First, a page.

The former church treasurer gets 10 years probation for stealing $400,000.

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An Ontelaunee Township woman will serve 10 years of probation after pleading guilty to stealing nearly $400,000 from a church where she had served as treasurer.

Melanie Lee Kummerer, 56, pleaded guilty in front of Berks County Judge Patrick T. Barrett on June 7 to one count of theft by unlawful taking and three counts of forgery, according to court documents. All four counts are felonies.

She was sentenced to 10 years probation and is expelled from the church, Calvary Lutheran Church in Laureldale.

Kummerer of the Loose Lane first block was also ordered to pay $379,002 in restitution to the church, $25,000 to UFC Insurance and $11,441 to Brotherhood Mutual. It is unclear how much, if any, of this restitution was paid.

According to investigators from the district attorney’s office, Kummerer forged more than 200 checks totaling $391,444 between 2009 and 2019 while he was Calvary Lutheran’s central treasurer.

According to investigators:

Kummerer was appointed to the position in January 2009, and during her tenure kept the church’s financial records in her home.

In August 2018, the church received a new pastor, Reverend Drew Neidig. During interviews with Neidig, church leaders expressed concerns about church finances.

As a result, in October 2018, the new pastor attended a finance committee meeting and asked Kummerer to provide church leaders with a balance sheet and income statement at all future meetings. At the next two meetings, Kummerer did not provide these documents, giving various excuses for not doing so.

Kummerer resigned as treasurer in February 2019.

In October 2019, church officials provided a full forensic audit of church financial records to county detectives.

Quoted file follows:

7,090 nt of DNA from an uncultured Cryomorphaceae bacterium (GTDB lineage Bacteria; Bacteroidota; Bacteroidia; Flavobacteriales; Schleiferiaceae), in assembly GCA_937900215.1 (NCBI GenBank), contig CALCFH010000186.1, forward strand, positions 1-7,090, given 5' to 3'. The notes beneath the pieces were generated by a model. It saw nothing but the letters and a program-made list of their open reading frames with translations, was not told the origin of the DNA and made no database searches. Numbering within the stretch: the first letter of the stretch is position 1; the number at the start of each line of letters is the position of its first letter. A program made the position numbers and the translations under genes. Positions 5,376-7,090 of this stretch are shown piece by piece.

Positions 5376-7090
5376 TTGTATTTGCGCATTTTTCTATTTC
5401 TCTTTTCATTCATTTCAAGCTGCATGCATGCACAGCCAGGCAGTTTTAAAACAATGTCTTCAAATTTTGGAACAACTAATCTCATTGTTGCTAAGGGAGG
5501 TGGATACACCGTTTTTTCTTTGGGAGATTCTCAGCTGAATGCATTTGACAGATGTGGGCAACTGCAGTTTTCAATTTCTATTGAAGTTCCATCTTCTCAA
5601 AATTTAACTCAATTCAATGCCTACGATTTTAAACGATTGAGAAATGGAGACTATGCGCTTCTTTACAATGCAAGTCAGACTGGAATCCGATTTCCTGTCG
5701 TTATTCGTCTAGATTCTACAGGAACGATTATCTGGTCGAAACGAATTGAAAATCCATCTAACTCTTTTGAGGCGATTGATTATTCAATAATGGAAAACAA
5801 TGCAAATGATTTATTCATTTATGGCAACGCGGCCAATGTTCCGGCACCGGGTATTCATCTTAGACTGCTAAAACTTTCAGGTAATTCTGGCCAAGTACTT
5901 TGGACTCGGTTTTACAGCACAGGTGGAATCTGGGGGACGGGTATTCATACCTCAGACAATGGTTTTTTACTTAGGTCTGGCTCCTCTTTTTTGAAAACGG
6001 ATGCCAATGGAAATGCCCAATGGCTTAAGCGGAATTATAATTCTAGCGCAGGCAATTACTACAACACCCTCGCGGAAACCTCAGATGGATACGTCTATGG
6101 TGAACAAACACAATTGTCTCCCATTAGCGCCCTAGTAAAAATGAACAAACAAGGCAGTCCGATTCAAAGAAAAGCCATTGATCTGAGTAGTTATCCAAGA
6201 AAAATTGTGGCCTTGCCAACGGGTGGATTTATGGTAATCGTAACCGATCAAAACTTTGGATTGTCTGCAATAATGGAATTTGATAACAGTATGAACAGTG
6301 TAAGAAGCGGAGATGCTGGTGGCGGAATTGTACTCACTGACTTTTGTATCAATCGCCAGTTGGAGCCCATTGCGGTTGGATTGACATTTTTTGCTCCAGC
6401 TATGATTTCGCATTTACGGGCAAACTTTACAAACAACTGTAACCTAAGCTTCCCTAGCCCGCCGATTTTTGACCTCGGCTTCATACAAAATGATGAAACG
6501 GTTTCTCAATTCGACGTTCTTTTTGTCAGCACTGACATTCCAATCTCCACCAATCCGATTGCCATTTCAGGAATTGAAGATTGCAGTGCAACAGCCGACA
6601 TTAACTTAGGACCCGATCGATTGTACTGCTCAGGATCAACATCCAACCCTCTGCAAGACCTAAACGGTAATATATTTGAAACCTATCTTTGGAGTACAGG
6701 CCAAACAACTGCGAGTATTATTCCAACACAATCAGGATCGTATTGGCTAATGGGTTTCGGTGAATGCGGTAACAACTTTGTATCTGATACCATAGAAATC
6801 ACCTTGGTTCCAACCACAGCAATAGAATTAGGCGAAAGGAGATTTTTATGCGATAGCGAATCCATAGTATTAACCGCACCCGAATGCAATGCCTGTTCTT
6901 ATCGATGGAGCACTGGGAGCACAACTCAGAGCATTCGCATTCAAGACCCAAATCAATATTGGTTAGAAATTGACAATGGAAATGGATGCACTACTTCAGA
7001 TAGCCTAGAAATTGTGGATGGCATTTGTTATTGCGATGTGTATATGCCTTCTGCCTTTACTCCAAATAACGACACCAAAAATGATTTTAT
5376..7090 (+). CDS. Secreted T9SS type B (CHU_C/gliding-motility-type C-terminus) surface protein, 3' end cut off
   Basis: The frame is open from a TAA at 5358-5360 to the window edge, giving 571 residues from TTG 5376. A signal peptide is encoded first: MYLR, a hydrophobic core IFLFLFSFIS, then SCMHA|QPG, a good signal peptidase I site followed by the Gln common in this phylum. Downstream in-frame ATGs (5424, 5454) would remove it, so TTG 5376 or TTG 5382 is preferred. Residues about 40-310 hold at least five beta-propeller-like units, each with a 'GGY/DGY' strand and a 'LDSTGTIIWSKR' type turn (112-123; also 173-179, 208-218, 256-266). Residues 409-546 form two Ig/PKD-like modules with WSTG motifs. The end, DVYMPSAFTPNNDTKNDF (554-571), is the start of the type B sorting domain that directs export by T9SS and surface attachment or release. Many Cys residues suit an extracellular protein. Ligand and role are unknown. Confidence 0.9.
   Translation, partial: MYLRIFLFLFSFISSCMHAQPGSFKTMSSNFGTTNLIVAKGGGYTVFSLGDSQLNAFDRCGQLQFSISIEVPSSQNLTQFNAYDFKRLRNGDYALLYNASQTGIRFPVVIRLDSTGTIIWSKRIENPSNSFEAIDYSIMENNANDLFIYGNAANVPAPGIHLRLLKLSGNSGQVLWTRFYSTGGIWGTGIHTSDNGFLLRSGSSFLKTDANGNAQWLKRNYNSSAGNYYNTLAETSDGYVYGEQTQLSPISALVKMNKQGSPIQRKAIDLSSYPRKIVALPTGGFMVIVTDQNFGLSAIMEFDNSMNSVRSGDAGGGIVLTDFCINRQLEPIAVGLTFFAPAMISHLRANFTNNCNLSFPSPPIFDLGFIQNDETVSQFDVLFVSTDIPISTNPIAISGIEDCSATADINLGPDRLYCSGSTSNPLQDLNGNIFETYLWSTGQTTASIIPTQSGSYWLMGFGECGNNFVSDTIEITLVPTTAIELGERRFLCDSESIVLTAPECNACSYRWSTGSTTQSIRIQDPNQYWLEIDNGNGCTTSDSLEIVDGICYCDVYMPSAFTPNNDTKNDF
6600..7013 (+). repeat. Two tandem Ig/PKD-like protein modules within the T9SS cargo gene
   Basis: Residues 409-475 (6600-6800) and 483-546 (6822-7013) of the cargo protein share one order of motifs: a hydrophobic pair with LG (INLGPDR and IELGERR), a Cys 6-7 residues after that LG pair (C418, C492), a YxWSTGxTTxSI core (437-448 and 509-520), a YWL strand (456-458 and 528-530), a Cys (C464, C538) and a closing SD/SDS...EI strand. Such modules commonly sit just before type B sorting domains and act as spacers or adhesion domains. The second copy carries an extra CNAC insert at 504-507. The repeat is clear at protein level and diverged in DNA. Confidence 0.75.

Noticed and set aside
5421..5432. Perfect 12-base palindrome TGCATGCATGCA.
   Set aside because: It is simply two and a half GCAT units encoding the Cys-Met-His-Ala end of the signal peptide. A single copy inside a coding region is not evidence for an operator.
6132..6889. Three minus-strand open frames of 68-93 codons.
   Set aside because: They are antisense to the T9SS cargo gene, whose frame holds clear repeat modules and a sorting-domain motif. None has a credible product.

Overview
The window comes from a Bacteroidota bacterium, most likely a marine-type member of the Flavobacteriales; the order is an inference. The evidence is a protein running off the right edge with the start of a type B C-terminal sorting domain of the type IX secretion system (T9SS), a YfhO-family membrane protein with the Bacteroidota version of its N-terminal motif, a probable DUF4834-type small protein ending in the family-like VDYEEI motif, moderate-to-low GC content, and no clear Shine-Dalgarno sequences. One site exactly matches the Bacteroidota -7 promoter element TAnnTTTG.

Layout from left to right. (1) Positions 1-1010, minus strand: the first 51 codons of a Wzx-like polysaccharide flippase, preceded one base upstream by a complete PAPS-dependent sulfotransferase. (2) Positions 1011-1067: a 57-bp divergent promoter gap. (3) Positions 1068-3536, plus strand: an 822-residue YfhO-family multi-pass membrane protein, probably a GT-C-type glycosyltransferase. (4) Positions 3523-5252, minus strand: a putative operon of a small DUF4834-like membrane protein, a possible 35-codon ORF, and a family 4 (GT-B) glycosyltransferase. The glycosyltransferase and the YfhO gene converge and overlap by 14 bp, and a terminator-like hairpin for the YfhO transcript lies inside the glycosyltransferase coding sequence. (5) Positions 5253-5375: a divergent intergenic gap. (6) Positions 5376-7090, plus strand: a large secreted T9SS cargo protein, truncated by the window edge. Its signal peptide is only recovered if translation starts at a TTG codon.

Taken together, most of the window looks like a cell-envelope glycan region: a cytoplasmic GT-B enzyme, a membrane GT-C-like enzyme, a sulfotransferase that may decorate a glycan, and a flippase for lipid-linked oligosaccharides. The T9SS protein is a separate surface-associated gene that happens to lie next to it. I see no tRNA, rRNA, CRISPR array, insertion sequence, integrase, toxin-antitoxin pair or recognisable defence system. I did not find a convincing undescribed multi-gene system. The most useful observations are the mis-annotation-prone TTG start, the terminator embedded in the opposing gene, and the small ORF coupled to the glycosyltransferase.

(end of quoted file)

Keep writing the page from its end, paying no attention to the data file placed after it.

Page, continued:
Based on the audit and a criminal investigation, it was determined that Kummerer forged more than 200 checks. A warrant for her arrest was issued on March 3, 2020, and she surrendered to the police the following day.

Kummerer was initially charged with 10 felonies and one misdemeanor. As part of the plea deal, many of these charges were dropped.

Church reaction

The Reverend Lauren Wolfe Blatt, acting pastor of Calvary Lutheran, said Monday that the church community was somewhat disappointed with the outcome of Kummerer’s plea deal.

“I think overall our congregation is really grieving,” she said. “They wanted to see a heavier sentence for such a serious crime.”

Blatt said the crime was not just about dollars and cents.

“When you think of it as money, you can minimize it,” she said. “But when you think of it as hard-earned contributions by people to the church, it’s harder to swallow.”

To make matters worse, Blatt said, the stolen money could have helped people in need. And although Kummerer was ordered to repay, it’s unclear whether she will ever be able to repay what she took.

“We are an active and moving congregation,” she says. “We are a congregation that uses the money we have to serve the people of God. We are sad not to see the $400,000 she stole.

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